I am completely fed up and wish to protest a subtle form of discrimination which permeates North American society. While concerted efforts have been made to eradicate bias against individuals on the basis of race, creed or sexual orientation, no one has addressed the blatant and defamatory of people named George.
“Georgism” is rampant in the media. Despite the Father of the American Nation being a George, American movies, books etc. consistently depict George’s as figures of fun and derision. When was the last time you saw a romantic or heroic lead named George? No, he is usually named something like Brett, Josh, Jacob or Cliff.
This insidious process of brainwashing begins at a very young age. Who hasn’t been regaled with tales of a chimpanzee named “Curious George”? Also, remember the cartoon “George of the Jungle”, starring a mentally challenged Tarzan clone who keeps swinging into trees?
As we grew older we could watch the Newhart Show and catch the antics of a big, stupid, handyman named, you guessed it, George. More recently we find a George on “Seinfeld” who is dumpy and not overly endowed in the smarts department. Did anyone see the movie Outbreak? What is the name of the wimpy little records clerk that Dustin Hoffman so efficiently bullies? George, of course!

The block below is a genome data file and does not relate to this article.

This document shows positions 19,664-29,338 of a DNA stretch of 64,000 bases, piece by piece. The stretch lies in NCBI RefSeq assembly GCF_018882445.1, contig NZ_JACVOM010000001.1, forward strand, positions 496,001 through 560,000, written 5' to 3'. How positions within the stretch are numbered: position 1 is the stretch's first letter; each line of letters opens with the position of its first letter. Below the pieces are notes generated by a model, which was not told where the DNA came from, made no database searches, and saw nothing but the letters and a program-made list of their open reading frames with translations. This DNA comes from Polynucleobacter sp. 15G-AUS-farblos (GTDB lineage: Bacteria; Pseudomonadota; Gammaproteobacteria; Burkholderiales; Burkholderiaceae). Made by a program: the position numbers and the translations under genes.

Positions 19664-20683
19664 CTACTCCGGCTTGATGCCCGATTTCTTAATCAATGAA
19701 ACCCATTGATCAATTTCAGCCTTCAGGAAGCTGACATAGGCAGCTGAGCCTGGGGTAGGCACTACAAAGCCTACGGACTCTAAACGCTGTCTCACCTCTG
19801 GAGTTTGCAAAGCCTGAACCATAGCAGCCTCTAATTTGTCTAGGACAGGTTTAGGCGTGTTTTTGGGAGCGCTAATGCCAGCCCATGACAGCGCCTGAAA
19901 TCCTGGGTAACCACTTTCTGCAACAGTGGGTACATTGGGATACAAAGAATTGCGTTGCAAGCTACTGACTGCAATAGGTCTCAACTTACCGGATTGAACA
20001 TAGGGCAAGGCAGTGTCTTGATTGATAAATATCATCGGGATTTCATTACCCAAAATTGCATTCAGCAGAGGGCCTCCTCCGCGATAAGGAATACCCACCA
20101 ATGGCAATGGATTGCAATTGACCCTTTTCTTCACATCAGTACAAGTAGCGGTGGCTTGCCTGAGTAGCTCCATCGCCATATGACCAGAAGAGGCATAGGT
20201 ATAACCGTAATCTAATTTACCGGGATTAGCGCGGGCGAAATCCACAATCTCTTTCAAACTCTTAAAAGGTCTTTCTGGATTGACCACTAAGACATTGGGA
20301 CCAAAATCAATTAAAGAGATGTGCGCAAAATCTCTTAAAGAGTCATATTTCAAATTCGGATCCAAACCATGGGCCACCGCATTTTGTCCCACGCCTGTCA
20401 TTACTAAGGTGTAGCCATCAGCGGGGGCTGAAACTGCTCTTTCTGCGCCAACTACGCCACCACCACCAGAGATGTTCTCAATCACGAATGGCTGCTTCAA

Now there is nothing intrinsically wrong with the name George. The world is full of Georges, Giorgios, Gyorgys, Jorges and Georgs. Most of them seem to be over the age of 50 from a time when the phenomenon of Georgism was not rampant. Being in my 50s (for a little while longer anyway) I was one of the last of this wave of Georges. Checking the under-40s in my practice I found scads of Jasons, Jeffs, Colins, Michaels, Darrens and Gregorys but very few Georges.
All right, you say, but how does this affect you really? A name is just a name after all.
Well, do you know how many people say to me “Gee, you don’t look like a George?” My wife passed on a blind date with me because she pictured a doctor named George as being “old and gray”. Now, there is certainly nothing the matter with this, and while I may be getting a little thinner on the top and a little fatter on the bottom, the fact remains that she then dated a guy two years my senior (not named George), for six months before we finally did get together.
The final irony to all this occurred a few months ago when I was paging through the family Bible and came across a birth certificate for a “Timothy Burden” who was born the same day, month and year as me. I called up my mother and asked “Mom, did I have a twin brother?”. “No,” she explained “we originally called you Timothy but after we brought you home from the hospital your great Aunt Beulah talked me into renaming you after her dear late father.”
Thanks a lot, Aunt Beulah! You deserved your name.
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